Robin and Ptolemy
Jonas Wood ( American, 1977 )
Jonas Wood is known for his colorful and compressed depictions of the people, places, and things that populate his daily life. Both the form and the content of his work bear clear traces of his biography: the artist grew up surrounded by works by notable modernists such as Alexander Calder, Robert Motherwell, and Helen Frankenthaler collected by his grandfather, who was an amateur painter. While the pictures that Wood creates are based on intense real life observation, the worlds they depict are ultimately fictive, subjected to a process of manipulation through preparatory photo collages.
Robin and Ptolemy depicts Wood’s late mother, Robin, with her cat Ptolemy. In this intimate portrait, Robin’s identity is obscured. Clutching Ptolemy fiercely to her torso, she uses his body to cover her own, hiding her face from the gaze of the viewer. Wood’s exaggerated use of color, line, and scale emphasize this positioning, flattening Robin into the background of the canvas, while Ptolemy is thrust forward, his anxious facial expression concealing and substituting for his owner’s.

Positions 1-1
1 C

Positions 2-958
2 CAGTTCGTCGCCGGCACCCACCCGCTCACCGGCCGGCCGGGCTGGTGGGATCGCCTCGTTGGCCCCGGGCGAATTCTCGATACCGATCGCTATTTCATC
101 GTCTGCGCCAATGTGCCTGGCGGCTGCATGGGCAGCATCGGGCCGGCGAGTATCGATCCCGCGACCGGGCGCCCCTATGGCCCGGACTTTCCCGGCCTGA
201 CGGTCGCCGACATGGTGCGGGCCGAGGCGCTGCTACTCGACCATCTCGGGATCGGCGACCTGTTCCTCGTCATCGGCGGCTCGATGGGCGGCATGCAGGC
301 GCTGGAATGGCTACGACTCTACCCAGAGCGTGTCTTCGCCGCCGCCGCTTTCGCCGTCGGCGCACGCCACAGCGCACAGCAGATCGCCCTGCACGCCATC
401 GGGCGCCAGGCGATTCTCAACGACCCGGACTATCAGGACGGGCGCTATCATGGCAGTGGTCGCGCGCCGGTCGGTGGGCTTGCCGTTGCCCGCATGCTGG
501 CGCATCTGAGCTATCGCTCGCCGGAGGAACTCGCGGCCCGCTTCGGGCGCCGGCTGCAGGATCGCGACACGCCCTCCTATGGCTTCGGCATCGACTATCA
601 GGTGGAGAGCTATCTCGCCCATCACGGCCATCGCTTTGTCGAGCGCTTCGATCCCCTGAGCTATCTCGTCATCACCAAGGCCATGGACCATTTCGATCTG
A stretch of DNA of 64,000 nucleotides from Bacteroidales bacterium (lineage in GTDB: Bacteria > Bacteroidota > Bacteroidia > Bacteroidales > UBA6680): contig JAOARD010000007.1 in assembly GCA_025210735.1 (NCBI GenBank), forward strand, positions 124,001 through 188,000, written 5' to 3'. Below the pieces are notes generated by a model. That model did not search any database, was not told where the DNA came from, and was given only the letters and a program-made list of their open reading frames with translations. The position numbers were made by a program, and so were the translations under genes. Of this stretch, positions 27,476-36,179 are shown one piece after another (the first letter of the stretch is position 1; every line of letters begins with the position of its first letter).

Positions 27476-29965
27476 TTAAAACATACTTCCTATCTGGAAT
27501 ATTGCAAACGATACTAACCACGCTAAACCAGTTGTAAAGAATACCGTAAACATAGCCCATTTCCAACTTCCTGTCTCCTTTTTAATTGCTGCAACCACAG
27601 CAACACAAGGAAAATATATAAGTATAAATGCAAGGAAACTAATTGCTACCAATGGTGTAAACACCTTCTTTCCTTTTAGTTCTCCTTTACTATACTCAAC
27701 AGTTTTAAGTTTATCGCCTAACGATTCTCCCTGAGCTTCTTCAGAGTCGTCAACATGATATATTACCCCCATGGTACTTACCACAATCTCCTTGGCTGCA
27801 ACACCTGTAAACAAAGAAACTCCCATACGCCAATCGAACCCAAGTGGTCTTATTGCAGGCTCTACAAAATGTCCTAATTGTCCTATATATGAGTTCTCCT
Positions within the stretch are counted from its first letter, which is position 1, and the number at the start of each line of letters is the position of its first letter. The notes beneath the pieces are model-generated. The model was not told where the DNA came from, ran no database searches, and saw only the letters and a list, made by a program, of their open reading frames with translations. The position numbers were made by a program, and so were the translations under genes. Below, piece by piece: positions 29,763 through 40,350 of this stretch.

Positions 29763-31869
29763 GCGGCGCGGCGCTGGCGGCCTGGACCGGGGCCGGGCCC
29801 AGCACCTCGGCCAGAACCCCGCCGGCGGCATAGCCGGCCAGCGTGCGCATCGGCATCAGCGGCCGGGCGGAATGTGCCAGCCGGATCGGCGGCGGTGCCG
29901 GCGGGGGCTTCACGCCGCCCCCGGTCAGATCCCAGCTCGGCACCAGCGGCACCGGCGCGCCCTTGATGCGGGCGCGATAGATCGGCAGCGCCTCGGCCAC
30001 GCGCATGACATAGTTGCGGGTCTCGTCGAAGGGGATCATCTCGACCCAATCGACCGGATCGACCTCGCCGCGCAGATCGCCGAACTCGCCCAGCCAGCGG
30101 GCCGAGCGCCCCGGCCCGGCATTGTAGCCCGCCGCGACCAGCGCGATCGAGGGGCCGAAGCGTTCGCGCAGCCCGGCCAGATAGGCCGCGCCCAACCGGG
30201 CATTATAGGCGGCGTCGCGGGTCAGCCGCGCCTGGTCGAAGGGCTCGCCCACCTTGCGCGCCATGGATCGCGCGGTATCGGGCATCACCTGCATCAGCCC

Anna Katherine Brodbeck, ed., TWO X TWO X TWENTY: Two Decades Supporting Contemporary Art at the Dallas Museum of Art (Dallas: Dallas Museum of Art), 2018, 271.
Learn more about Wood's use of fragmentary and distorted perspectives.